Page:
Valorising polluted soils with minimal ecological footprint
Over the years, various industrial activities have had a huge impact on the environment. Often, after closing down operations, sites were abandoned as they were too polluted for launching new activities such as residential or commercial buildings. Today, people are increasingly drawing the card of revitalising such sites, but the problem remains: what to do with the heavily contaminated soils? Jan De Nul and its daughter companies Envisan and PSR are giving contaminated sites a second lease of life, thanks to a wide range of remediation techniques. In doing so, we always look for innovative and sustainable techniques.
A first example is the use of bio-piles on the site of the former Renault factory in Vilvoorde. The site suffered from severe contamination over a huge surface area. We carefully excavated the contaminated soil, paying great care not to spread the contamination even more. We first extracted the waste using filters and then treated the remaining soil through the action of micro-organisms in covered bio-piles. These break down harmful organic compounds into harmless components. The warm air released by the biological action of the bio-piles then passes through an air purification system. The captured heat is led back to the bio-piles to keep the temperature at an optimum level. In Vilvoorde, for instance, we remediated over 207,000 tonnes of contaminated soil, 95% of which could be reused for backfilling the site. By carrying out all this work on the site itself, we were able to minimise other negative effects, including emissions and unnecessary transports.
More recently, an even more specific contaminant emerged: PFAS, the so-called ‘forever chemicals’. We now know that PFAS affect the environment just about everywhere in the world. In some places, however, contamination is so severe that the risk to humans and nature is too great to ignore. A technique based on soil-washing is considered to be the most efficient and useful method currently available for cleaning PFAS-contaminated soils. Jan De Nul's Research & Development Department has therefore focused on optimising this technique specifically for the remediation of PFAS-containing soils. With success. The technique consists of a series of washing and separation processes. It converts on average more than 80% of the contaminated soil into coarse sand that is free of PFAS. This fraction can also be used in new civil engineering applications. The water is reused in the process, after which it is purified. Jan De Nul is constantly searching for new technologies to achieve even better results and also deploys mobile washing plants to avoid huge transport emissions.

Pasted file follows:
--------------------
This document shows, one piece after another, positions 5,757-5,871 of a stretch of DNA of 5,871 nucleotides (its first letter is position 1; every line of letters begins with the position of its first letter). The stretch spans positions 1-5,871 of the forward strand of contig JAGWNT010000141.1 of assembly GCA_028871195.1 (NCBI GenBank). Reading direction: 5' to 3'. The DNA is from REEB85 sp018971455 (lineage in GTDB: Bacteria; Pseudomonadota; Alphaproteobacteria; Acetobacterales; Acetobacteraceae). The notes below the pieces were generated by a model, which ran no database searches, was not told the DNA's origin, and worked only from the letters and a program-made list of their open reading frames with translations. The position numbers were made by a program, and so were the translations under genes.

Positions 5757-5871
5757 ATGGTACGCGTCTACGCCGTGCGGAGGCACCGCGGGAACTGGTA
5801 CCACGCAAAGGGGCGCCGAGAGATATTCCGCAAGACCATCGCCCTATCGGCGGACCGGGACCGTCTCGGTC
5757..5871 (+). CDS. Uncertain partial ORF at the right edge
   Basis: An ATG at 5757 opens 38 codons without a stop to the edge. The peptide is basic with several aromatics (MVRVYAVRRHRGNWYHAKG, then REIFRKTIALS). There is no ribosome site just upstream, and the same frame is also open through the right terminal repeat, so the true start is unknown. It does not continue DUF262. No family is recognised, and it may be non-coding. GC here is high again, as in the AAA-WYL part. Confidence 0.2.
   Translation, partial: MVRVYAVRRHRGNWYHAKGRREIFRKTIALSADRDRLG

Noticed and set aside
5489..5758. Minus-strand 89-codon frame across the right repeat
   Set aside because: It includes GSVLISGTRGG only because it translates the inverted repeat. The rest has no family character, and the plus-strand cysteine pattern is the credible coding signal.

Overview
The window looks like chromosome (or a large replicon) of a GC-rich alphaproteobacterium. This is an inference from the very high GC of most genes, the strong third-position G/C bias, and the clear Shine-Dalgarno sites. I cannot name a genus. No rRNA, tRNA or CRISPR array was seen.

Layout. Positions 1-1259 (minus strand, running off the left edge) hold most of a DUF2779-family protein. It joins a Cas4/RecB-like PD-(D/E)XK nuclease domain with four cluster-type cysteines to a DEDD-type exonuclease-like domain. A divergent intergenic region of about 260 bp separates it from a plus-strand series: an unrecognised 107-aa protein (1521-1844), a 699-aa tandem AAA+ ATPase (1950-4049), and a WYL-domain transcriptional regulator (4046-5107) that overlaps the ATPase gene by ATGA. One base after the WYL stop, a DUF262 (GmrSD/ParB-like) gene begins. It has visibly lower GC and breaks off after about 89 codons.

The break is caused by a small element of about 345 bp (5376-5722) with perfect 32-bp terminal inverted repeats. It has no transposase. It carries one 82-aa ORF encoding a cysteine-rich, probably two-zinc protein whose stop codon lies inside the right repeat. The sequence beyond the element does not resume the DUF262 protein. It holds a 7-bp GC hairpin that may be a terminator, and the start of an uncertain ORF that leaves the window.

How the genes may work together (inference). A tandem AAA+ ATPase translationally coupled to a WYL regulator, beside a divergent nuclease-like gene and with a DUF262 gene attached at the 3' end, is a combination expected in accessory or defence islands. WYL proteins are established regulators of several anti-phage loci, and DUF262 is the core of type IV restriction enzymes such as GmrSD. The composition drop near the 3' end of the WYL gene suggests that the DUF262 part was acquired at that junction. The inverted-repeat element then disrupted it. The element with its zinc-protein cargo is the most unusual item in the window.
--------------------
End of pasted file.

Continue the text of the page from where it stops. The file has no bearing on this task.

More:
Groundwater treatment plants filter out PFAS
PFAS-contamination does not only occur in soils, groundwater also often contains (too) high concentrations. If a dewatering operation takes place, the pumped-up groundwater must be purified. To this end, Envisan developed a purification process in which PFAS can be filtered out of the water to values below the detection limit. Currently, Envisan has more than 10 mobile water purification units to extract PFAS from groundwater.